Special Issue "Immunometabolic Crosstalk in Inflammation and Metabolic Syndrome: New Biomarkers and Therapeutic Tools"

A special issue of Biology (ISSN 2079-7737). This special issue belongs to the section "Medical Biology".

Deadline for manuscript submissions: 30 September 2022 | Viewed by 5520

Special Issue Editors

Dr. Vera Francisco
E-Mail Website
Guest Editor
SERGAS, Xerencia Xestión Integrada de Santiago, Santiago University Clinical Hospital, 15706 Santiago de Compostela, A Coruña, Spain
Interests: inflammation; obesity; translational medicine; natural products
Dr. Oreste Gualillo
E-Mail Website
Guest Editor
Servizo Galego de Saude and Institute of Biomedical Research (SERGAS-IDIS), The NEIRID LAB, Neuroendocrine Interactions in Rheumatology and Inflammatory Diseases, Santiago University Clinical Hospital, 15706 Santiago de Compostela, A Coruña, Spain
Interests: leptin; adipokines; inflammation; arthritis; cartilage pathophysiology; immunometabolism; natural drugs
Special Issues, Collections and Topics in MDPI journals
Dr. Jan Van den Bossche
E-Mail Website
Guest Editor
Department of Molecular Cell Biology and Immunology, Amsterdam UMC, 1081 HZ Amsterdam, The Netherlands
Interests: immunometabolism; innate immunity; macrophage heterogeneity and plasticity; immunometabolites
Special Issues, Collections and Topics in MDPI journals

Special Issue Information

Dear Colleagues,

Metabolic syndrome (MetS) represents one of the major public health challenges worldwide. Defined as a cluster of medical conditions that significantly increase the risk of developing cardiovascular diseases and Type 2 Diabetes, MetS also associates with diverse comorbidities, like nonalcoholic fatty liver disease (NAFLD), different cancer, chronic kidney disease, polycystic ovarian syndrome, rheumatic diseases, obstructive sleep apnea, and depressive disorder.

Abdominal adiposity and related chronic low-grade inflammation are driving forces in the MetS pathophysiology. Obese individuals are characterized by altered circulating cytokine profiles (e.g., increased levels of C-reactive protein, pro-inflammatory cytokines, and adipokines), immune cell infiltration into tissues (macrophages, neutrophils, dendritic cells, lymphocytes, etc.), and activation of inflammatory pathways within tissues parenchyma, hence propagating the cycle of metabolic inflammation. Along with peripheral inflammation, the involvement of the central nervous system (CNS) immune cells in metabolic dysfunction has also been revealed.

Conversely, activation of these distinct immune cells is regulated by systemic as well as intracellular metabolic changes. Immunometabolism research comprises this complex interplay of metabolism and immunity at the systemic and cellular level. This rapidly growing field had taught us how metabolic processes not only generate energy and biosynthetic precursors, but also directly control immunity, inflammation, and disease outcome.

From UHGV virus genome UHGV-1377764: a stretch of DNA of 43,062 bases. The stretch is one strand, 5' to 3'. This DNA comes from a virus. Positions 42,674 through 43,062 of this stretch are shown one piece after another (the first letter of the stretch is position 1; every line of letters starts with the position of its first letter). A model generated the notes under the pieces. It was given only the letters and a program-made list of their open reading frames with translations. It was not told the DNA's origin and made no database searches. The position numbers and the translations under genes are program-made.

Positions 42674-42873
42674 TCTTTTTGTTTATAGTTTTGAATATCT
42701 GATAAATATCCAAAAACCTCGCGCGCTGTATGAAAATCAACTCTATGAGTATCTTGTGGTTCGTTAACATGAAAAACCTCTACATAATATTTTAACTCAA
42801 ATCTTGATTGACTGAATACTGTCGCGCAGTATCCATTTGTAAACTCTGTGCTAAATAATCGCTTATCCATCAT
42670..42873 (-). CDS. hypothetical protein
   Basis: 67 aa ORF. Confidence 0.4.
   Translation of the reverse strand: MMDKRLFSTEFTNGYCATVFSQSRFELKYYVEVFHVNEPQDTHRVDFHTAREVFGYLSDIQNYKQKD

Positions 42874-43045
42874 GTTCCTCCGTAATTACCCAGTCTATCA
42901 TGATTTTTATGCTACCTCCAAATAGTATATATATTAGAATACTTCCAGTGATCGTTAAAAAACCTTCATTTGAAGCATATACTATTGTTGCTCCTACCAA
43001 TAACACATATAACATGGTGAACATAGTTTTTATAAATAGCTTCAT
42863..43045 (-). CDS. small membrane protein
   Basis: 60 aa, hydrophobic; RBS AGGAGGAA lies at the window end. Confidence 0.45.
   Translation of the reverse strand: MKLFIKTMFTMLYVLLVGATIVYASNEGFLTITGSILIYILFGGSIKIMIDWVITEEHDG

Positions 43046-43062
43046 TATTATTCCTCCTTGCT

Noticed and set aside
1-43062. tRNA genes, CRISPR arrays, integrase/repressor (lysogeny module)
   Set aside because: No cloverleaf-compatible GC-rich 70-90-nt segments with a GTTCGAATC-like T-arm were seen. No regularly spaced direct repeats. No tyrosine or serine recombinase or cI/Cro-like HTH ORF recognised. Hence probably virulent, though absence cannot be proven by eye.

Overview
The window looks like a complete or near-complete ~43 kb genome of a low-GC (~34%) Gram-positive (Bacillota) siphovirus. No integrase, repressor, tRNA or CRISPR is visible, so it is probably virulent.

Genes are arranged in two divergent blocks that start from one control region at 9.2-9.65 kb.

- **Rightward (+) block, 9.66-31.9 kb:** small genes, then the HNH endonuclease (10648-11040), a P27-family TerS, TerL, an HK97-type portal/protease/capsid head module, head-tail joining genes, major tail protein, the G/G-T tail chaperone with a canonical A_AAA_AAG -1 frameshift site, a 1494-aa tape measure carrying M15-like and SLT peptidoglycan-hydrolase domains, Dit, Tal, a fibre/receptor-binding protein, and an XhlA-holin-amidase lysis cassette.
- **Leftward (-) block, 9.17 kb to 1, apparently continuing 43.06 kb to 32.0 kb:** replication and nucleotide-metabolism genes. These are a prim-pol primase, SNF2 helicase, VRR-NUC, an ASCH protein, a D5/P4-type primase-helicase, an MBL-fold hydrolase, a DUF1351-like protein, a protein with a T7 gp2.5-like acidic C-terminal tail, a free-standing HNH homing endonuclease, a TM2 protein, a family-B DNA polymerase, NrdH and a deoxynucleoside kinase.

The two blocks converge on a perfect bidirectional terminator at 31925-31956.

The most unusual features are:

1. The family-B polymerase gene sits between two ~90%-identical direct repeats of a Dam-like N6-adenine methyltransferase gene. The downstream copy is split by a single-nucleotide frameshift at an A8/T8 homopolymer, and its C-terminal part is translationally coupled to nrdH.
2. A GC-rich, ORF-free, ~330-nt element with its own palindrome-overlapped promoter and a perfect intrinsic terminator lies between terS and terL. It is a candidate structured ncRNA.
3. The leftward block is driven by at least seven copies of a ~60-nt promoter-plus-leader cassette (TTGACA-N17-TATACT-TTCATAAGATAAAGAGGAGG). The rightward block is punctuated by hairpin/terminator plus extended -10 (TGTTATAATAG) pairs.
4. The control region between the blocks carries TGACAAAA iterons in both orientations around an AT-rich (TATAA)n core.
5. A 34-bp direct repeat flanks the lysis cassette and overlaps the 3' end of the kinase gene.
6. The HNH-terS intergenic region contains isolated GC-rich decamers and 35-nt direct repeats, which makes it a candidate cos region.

Understanding the intricate links between metabolism and inflammation is thus crucial to precisely identify early specific components determining disease pathophysiology and determine molecular and cellular processes whose modulation can lead to effective therapeutic approaches.

This Special Issue welcomes basic and translational original and review articles focused on inflammatory mechanisms in metabolic syndrome and mechanisms by which the metabolism controls immune cell activation. Potential topics include, but are not limited to, basic molecular and cellular inflammatory mechanisms, inflammatory markers, and novel agents and therapeutics targeting inflammation and (immune)metabolism in metabolic syndrome and associated comorbidities.

Dr. Vera Francisco
Dr. Oreste Gualillo
Dr. Jan Van den Bossche
Guest Editors

Manuscript Submission Information

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Keywords

  • inflammation
  • metabolism
  • immunometabolism
  • obesity
  • cardiovascular diseases
  • diabetes
  • metabolic syndrome comorbidities
  • biomarkers

Published Papers (5 papers)

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Research

Article
Farnesol-Loaded Nanoliposomes Inhibit Inflammatory Gene Expression in Primary Human Skeletal Myoblasts
Biology 2022, 11(5), 701; https://doi.org/10.3390/biology11050701 - 02 May 2022
Viewed by 487
Abstract
There is a substantial unmet need for the treatment of skeletal muscle mass loss that is associated with aging and obesity-related increases in FFA. Unsaturated FFAs stimulate the inflammatory gene expression in human skeletal myoblasts (SkMs). Farnesol is a hydrophobic acyclic sesquiterpene alcohol [...] Read more.